Stark and sobering, Retaliation stars Orlando Bloom as Malky (Malcolm), an angry ex-con who seems to adore his mother and habitually kicks back with his working class mates at the pub. Until the cracks in his veneer expose the root causes of his shockingly violent and volatile behaviors.
Time does not heal all wounds, and for some it exacerbates them when never dealt with head on. In Malky’s case, there is more than one primary villain in his story.
There is also the betrayal of trust from the one person who should have believed him as a 12-year-old boy: His mother, played by the excellent British actor, Anne Reid.
Unlike her bubbly and loving maternal character in Last Tango in Halifax, Reid portrays this drawn tight, flawed mother with such a subtle ferocity that it is imperative to single out her performance.
Orlando Reid is a massive blockbuster film star; he is a bit unexpected in this tortured smaller role which makes his performance more powerful. His Malky is angry, and we soon learn why.
How Malky deals with his anger and ultimately saves himself as opposed to doing the predictable thing we expect of him is what makes Retaliation a much more interesting version of the well-worn plot of those who’ve been wronged getting their visceral due and revenge.
Directors Ludwig Shammasian and Paul Shammasian have laced their film with visual metaphors, as Malky is part of a wrecking crew that is dismantling an old church. He is tasked with taking down Christ and this act of Malky having to carry the cross is emblematic of the guilt, shame and anger he carries decades after a horrific event that changed him forever.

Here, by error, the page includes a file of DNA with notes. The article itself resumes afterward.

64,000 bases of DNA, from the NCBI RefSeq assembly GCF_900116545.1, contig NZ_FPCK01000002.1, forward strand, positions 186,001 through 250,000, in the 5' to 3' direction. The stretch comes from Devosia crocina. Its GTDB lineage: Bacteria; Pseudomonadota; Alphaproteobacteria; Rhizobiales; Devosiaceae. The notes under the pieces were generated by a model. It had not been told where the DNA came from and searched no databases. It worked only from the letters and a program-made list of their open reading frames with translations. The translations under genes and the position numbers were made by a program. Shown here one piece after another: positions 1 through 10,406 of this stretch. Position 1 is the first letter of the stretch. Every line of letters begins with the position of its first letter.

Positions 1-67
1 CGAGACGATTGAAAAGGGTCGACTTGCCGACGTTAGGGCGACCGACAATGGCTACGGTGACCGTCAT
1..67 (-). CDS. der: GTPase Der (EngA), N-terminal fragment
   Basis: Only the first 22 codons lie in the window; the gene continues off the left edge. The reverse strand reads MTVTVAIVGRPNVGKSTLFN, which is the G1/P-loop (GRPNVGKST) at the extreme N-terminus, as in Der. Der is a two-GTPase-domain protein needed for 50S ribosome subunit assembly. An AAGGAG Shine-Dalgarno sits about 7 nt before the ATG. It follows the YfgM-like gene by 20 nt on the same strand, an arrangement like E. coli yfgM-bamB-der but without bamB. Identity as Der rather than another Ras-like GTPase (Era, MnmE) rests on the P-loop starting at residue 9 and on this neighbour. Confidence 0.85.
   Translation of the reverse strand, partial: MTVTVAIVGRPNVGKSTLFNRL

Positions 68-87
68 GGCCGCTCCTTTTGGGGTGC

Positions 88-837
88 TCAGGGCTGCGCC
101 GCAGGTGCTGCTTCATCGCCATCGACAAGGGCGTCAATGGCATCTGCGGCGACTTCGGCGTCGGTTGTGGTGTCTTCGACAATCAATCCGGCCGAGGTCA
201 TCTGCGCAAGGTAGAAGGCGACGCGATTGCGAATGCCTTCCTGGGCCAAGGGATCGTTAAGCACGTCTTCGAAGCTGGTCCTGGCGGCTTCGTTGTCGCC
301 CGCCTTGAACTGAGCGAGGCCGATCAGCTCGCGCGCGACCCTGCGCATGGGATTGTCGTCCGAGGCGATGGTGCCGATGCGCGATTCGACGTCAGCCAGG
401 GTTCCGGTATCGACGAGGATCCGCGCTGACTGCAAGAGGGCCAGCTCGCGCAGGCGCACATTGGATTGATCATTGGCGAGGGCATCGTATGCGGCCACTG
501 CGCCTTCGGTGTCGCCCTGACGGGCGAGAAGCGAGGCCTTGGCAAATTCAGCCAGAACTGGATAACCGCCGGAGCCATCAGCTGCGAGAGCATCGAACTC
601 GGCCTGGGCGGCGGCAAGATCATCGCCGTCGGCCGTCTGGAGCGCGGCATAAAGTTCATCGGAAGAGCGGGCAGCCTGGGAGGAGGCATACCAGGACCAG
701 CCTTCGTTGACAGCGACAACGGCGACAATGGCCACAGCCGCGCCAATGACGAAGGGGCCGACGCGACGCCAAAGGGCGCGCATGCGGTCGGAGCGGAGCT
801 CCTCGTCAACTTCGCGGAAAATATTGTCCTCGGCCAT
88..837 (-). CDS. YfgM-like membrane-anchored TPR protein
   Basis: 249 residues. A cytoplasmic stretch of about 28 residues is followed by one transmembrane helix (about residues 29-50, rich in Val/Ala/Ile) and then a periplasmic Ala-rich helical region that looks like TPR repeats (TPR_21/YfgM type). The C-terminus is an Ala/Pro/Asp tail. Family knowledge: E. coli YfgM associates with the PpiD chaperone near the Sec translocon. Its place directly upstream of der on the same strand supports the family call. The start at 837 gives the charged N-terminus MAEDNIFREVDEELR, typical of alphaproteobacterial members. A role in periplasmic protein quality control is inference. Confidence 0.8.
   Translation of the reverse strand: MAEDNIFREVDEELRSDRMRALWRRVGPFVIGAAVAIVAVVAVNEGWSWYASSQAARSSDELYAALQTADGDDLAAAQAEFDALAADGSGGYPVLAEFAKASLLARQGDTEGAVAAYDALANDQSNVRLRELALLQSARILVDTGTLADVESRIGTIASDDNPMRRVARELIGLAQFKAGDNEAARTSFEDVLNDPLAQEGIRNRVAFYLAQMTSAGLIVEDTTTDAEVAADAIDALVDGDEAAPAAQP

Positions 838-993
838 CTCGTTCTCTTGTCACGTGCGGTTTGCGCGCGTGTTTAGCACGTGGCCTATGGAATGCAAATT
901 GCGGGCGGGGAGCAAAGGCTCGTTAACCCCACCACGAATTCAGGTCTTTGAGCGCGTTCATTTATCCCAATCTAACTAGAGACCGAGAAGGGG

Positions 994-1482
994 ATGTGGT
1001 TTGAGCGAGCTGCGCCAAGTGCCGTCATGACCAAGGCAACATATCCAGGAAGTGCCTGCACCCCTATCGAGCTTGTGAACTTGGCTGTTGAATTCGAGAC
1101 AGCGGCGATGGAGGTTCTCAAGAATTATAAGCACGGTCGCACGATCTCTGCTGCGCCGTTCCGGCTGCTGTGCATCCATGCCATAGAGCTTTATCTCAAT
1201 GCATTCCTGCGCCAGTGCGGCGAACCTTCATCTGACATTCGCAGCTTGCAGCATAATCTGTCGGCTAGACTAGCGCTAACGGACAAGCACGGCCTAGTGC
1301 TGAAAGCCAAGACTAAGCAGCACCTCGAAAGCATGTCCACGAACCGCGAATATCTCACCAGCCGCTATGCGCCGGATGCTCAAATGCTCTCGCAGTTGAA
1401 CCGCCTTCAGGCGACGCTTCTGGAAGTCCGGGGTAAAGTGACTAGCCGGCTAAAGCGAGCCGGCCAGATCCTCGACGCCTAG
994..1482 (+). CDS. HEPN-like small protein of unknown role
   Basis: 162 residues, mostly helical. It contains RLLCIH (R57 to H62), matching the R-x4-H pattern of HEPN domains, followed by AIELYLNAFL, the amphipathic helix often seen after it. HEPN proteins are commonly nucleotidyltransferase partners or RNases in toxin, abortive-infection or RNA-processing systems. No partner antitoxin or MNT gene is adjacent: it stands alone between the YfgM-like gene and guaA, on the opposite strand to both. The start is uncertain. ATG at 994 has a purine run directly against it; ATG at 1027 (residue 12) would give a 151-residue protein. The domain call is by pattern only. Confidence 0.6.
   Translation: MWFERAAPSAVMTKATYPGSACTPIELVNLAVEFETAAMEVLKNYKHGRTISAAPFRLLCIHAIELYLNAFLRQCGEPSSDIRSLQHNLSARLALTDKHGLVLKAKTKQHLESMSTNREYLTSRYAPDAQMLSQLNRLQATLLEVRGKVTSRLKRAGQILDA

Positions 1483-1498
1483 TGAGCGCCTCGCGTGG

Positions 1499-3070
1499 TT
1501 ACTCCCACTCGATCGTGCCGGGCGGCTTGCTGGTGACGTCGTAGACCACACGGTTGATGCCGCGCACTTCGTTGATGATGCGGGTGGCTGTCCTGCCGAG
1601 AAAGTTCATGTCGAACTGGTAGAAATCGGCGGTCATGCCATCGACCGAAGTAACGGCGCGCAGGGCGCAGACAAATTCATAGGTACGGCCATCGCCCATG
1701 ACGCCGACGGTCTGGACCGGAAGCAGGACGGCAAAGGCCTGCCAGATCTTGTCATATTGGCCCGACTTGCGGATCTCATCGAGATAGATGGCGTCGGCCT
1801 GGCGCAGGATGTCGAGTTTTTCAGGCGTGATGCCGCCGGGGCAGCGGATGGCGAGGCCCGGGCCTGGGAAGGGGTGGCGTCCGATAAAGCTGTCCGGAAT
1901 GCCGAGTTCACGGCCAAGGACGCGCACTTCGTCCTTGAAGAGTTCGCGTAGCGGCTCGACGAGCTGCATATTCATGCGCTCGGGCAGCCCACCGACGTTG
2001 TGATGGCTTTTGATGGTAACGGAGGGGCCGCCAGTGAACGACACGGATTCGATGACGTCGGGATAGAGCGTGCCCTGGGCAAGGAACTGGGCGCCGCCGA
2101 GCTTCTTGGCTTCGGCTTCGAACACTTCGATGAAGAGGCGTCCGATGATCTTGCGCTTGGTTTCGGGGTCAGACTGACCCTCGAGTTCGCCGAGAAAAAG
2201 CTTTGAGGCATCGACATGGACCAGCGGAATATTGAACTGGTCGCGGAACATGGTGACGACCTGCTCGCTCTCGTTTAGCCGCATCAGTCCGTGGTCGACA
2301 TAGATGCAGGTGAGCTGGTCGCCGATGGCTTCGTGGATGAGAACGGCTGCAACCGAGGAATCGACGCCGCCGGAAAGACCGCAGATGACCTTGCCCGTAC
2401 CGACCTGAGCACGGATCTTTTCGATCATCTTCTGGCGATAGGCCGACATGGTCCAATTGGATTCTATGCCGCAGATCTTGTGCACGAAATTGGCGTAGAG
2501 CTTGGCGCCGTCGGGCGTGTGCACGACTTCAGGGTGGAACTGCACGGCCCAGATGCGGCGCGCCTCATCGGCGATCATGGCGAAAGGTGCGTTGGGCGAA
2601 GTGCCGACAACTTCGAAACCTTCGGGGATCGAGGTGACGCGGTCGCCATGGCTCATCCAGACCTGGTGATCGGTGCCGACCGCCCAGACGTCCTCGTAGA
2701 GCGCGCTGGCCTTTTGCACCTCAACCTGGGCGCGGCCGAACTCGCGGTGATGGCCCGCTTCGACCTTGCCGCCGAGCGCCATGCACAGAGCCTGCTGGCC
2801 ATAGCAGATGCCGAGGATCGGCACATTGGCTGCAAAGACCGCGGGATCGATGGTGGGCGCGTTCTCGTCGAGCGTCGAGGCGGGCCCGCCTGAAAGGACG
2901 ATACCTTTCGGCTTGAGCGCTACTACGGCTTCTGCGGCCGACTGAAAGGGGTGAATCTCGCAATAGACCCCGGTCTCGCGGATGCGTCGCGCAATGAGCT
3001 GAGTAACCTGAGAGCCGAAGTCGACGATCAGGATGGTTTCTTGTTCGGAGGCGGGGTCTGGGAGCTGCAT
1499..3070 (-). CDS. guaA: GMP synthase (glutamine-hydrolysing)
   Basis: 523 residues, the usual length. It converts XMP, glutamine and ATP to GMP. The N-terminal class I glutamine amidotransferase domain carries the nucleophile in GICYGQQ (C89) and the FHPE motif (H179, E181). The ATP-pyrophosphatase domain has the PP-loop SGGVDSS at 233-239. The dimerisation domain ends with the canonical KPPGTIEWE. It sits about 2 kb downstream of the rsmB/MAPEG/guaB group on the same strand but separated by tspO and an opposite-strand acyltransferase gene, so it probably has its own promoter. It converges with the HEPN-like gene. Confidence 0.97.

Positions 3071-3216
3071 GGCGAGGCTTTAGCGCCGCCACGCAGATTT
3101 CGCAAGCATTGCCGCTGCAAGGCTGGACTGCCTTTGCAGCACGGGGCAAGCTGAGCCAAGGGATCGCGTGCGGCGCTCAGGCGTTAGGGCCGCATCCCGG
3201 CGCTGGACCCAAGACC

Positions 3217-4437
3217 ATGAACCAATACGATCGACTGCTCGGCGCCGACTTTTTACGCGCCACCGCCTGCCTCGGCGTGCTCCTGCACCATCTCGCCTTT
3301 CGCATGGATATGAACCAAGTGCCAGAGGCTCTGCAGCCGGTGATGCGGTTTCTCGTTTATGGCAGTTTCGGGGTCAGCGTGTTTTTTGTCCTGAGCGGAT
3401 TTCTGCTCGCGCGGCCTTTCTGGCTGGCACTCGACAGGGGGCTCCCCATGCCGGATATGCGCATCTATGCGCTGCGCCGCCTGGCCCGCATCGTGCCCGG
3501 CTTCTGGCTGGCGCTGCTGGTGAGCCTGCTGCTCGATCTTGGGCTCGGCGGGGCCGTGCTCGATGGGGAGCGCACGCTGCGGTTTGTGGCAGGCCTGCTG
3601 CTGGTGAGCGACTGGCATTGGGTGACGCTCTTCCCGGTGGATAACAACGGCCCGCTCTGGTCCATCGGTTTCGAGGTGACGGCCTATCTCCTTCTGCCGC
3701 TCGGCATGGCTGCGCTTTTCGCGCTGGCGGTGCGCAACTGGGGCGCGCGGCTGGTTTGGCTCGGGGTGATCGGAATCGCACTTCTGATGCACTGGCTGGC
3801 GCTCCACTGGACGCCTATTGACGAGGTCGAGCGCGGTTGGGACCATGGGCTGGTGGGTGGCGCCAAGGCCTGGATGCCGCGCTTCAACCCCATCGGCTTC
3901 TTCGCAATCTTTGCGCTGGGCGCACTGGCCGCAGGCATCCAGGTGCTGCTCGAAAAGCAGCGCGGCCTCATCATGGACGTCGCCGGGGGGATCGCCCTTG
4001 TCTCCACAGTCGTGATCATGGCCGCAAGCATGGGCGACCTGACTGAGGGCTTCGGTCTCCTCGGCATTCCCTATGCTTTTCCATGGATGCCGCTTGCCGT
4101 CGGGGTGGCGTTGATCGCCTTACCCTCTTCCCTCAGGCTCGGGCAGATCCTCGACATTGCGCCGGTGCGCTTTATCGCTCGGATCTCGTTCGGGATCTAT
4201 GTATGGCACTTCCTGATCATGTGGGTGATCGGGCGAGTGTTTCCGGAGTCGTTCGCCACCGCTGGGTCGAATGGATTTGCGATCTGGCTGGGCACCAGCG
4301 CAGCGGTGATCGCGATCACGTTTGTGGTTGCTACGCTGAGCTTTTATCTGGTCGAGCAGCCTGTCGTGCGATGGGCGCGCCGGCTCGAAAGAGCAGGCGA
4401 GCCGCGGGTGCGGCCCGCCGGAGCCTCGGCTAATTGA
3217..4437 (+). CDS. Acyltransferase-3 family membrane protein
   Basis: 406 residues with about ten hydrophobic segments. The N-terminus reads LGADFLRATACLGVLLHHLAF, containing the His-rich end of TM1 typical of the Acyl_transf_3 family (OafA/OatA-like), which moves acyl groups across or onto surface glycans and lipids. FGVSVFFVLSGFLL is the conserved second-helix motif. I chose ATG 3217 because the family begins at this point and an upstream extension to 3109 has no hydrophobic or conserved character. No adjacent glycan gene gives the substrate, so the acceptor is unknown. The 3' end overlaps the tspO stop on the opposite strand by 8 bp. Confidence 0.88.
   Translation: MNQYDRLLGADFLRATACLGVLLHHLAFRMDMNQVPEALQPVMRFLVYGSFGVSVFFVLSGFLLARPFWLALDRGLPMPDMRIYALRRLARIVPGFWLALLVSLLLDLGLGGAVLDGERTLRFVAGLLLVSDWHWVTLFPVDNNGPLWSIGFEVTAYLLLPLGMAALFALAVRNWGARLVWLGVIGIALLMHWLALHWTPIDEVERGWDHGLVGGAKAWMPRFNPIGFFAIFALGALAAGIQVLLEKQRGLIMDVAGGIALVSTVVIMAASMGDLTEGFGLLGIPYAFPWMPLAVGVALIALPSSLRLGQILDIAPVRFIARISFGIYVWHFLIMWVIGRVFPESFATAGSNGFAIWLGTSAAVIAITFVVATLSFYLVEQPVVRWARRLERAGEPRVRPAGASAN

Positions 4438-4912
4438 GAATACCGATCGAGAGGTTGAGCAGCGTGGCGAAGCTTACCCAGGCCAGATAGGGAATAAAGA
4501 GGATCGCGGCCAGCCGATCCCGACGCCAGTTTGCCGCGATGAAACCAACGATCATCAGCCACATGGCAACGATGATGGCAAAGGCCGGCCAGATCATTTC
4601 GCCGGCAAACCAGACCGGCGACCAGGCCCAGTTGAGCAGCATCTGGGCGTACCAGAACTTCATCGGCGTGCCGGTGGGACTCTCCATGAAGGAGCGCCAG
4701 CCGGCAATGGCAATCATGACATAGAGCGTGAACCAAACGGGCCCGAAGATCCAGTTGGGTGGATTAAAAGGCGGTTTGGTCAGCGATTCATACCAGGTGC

The tagline for this film tells you 95% of what you need to know going in. “An adult victim of childhood sexual abuse confronts the horrors of his past.”
What it does not tell you is the horrors of any child losing their faith in their parents, or in Malky’s case just his mother. It does not tell you the manifestations of abuse as a child matures, unable to get the help needed to unravel their psychic pain. It does not tell you the ‘whys’ of the abuse, just the outcome and the collateral damage that piles up in a damaged soul’s life. Specifically, this line of dialogue, spurred by his mother repeating something she said to him just after the incident and then once more to him as an adult. Spitting back her query, Malky says: “Remember when I was 12, mum? You said, ”You’re not right, I can see it in your face, your face is tight!”’
And in the end, the adage that “revenge is a dish best served cold” is usurped by a biblically inspired verse (Romans). This Herculean act and leap of faith allows the victim to transfer pain and guilt to the perpetrator by laying down and giving over their anger to a greater power.
No spoilers here, but what that means for Malky is the ultimate vengeance against his perpetrator (the priest, played by James Smillie), is one that allows him to hold his head up high once again.
The story dramatically stitches together in the shock ending for which we will not discuss here, but Malky’s salvation comes in this jarring twist.
Perhaps in the act of forgiveness, the life he should be living will be restored to him.
This is a tragic and all-too-true story that many people live with in reality. The filmmakers and actors were brave to tackle this difficult subject with a respectful theatrical turn that honors those who suffer in real life.